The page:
Why I am so Mean (Or, Why I don’t Blog about Dating)
You won’t find much dating advice on this website. This is not an “in search of” blog. I don’t even tell you to be happy “first.”
I’m stating the obvious but an acquaintance asked me about the site recently and was completely confused by my description. When the wifi cooperated and we could see it, the reaction was:
“You’re so mean.”`
This person poked through a few pages and concluded—out loud– I dismiss relationships and dash hopes, and I paint a bleak future for women. The word “bitter” was thrown in, too, just for kicks and giggles, I guess.
To tell you the truth, I struggled with the same thing as I was starting Single and the Sweet Side of 40. I consciously decided to stay out of the fix-me-up corner of the singles blogging world, even though statistics show it is a popular destination for unwed web surfers.
I didn’t do it to be mean. I did it because women have other things on their minds occasionally. For instance, money easily trumps men on the list of things you can’t live without.
Plus, if a woman’s sole purpose in visiting websites is to get unsingle, input from a single person is probably not her go to option.
Part of the confusion is what you think constitutes “single.” To me, single simply means unmarried. From what I can tell, this is a minority opinion.
The majority view seems to be if you are part of a couple for long enough or are serious enough, you are not single. What is “enough” to warrant a status change is not clear, except maybe on Facebook and guest lists.
The kicker is, the government agrees with me.
In case you weren’t aware, the government really is mean to single people.
Consequently, I chose the federally-mandated definition (to be clear, NOT the definition of marriage) because a marriage license is more than a technicality.
Women need to know the implications for their wallets are more than just semantics. Love is blind but Social Security ain’t.
The main reason, however, that I don’t write about romance is, I don’t know what to say. As with most women, being single and 40+ was not part of the plan. Talk about confusing. We are forced to account for our civil status regularly and the truth is, most of us don’t know why we are not married.
Single and the Sweet Side of 40 was designed to be a place where no explanation is necessary. Somewhere to ease the sting of single, or ignore it completely. A place for playmates, not soul mates. Where, “There is nothing wrong with you!” is a proclamation, not patronizing or pitying.
The goal is to let women off the husband hook and open the door to the full range of by-choice relationships- friends, neighbors and yes, even acquaintances who are not afraid to tell you which hook to get off.
Nothing here is intended to deter anyone from looking for and finding “the one.” Nor should anyone feel embarrassed about being like 93% of the population who wants a special bond with a significant other. Just don’t push pause on life until love comes to town.
That is where the trouble starts. Not the no pause clause—the percentages. I am mean because I cite statistics.
In this case, my acquaintance was disturbed by what I call the arithmetic of the unmarried. Plus One is more like calculus than addition, and life is not half what you expected. You expected to be half of a twosome.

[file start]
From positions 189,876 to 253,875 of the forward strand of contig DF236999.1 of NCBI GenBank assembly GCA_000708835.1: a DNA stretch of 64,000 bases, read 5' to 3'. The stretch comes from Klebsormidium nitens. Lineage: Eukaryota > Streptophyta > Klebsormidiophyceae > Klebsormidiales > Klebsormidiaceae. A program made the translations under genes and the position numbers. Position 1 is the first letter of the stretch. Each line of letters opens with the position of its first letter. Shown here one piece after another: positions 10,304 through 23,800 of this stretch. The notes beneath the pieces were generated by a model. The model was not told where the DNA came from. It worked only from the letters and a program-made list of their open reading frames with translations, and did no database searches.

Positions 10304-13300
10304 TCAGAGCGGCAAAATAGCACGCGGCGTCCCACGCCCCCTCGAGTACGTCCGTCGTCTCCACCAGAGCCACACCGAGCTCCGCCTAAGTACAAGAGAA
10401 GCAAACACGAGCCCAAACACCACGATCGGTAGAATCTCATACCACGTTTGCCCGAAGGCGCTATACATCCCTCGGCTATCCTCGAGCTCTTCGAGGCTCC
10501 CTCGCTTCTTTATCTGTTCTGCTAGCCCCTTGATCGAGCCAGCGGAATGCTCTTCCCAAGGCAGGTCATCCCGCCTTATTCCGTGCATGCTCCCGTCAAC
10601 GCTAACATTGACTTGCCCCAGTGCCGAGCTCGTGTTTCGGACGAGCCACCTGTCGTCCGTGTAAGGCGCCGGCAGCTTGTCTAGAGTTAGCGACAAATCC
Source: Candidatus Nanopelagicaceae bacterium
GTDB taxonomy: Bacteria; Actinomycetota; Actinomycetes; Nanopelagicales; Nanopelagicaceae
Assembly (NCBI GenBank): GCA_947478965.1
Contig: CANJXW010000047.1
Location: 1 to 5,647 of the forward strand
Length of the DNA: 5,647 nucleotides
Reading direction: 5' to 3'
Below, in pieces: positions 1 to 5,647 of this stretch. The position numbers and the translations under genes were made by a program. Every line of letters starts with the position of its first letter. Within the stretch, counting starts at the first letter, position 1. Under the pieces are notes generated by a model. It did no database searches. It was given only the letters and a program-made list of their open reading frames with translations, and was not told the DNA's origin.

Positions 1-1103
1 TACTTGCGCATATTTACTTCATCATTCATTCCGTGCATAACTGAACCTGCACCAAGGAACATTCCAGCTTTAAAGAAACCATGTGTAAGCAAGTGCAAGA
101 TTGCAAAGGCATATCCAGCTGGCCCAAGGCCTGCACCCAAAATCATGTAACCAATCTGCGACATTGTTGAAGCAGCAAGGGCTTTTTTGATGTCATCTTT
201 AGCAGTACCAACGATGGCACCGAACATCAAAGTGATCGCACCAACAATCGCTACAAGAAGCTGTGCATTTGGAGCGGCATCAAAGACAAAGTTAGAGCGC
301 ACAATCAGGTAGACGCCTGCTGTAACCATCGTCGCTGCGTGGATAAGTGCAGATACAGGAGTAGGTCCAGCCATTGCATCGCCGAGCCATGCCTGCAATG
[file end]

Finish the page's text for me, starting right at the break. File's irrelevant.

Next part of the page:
Love becomes a numbers game at some point and the game-changing number is age. The data, i.e., 30 million single women over 40 in America versus 20 million single men, is supposed to be liberating not disturbing.
Hell, there are only 87 single men over 18 for every 100 single women in this country so the ratios are skewed before we get to college. There is no shame in math.
The shame is the societal and governmental unwillingness to add up Census Bureau figures and shift the (anti)single-minded focus from finding a spouse to celebrating self-sufficiency. Maybe even rewarding it, like with equal treatment under the law.
Information one person calls soul-crushing, I call, TGINM—Thank God, It’s Not Me! If you overheard me state 80% of married women will be widowed, you might think I was a mass murderer planning to ensure their fate. I think I was debunking the myth that if you don’t get married, you die alone.
The intent is to shed light, not shred dreams. Isn’t it nice to know that single is the majority lifestyle in the US? Literally, as of two years ago. More than 50% of American adults are not married, and 25% of us live alone too. Know how many households have a husband-wife-child? 25%.
Ultimately, I agreed with my acquaintance. Reality sucks and I keep talking about ‘what is’ while ‘what could be’ looks like it has a happier ending.’ (This is when I normally whip out the divorce and death stats, so yeah, kind of mean.)
Still, the problem with ‘what could be’ is the percentage of life that doesn’t get lived, in the name of love. The problem with the fix-me-up business is, by the time you are 40, there’s nothing left to fix. You spent a few decades and a few thousand dollars on self-improvement. You are perfectly you.
That said, there are many gifted dating writers, coaches and matchmakers and we all know people who met on-line. The kind of help my acquaintance suggested I provide—and need—is abundantly available. A Beth-branded system would add nothing to the mix, if I had one, which I don’t.
Women need encouragement (and maybe a system) to find friends, forge connections and foil loneliness. I might be a fool who rushed in where wise websites fear to tread, but the world does not long for another fool for love.
Someone else can tell you that single women 40+ have to be happy “first.” All you’ll hear around here is, be happy. Period.
Is that so mean?
[hr toptext=”” size=”medium” custom_size=”” hide_mobile_hr=”true”]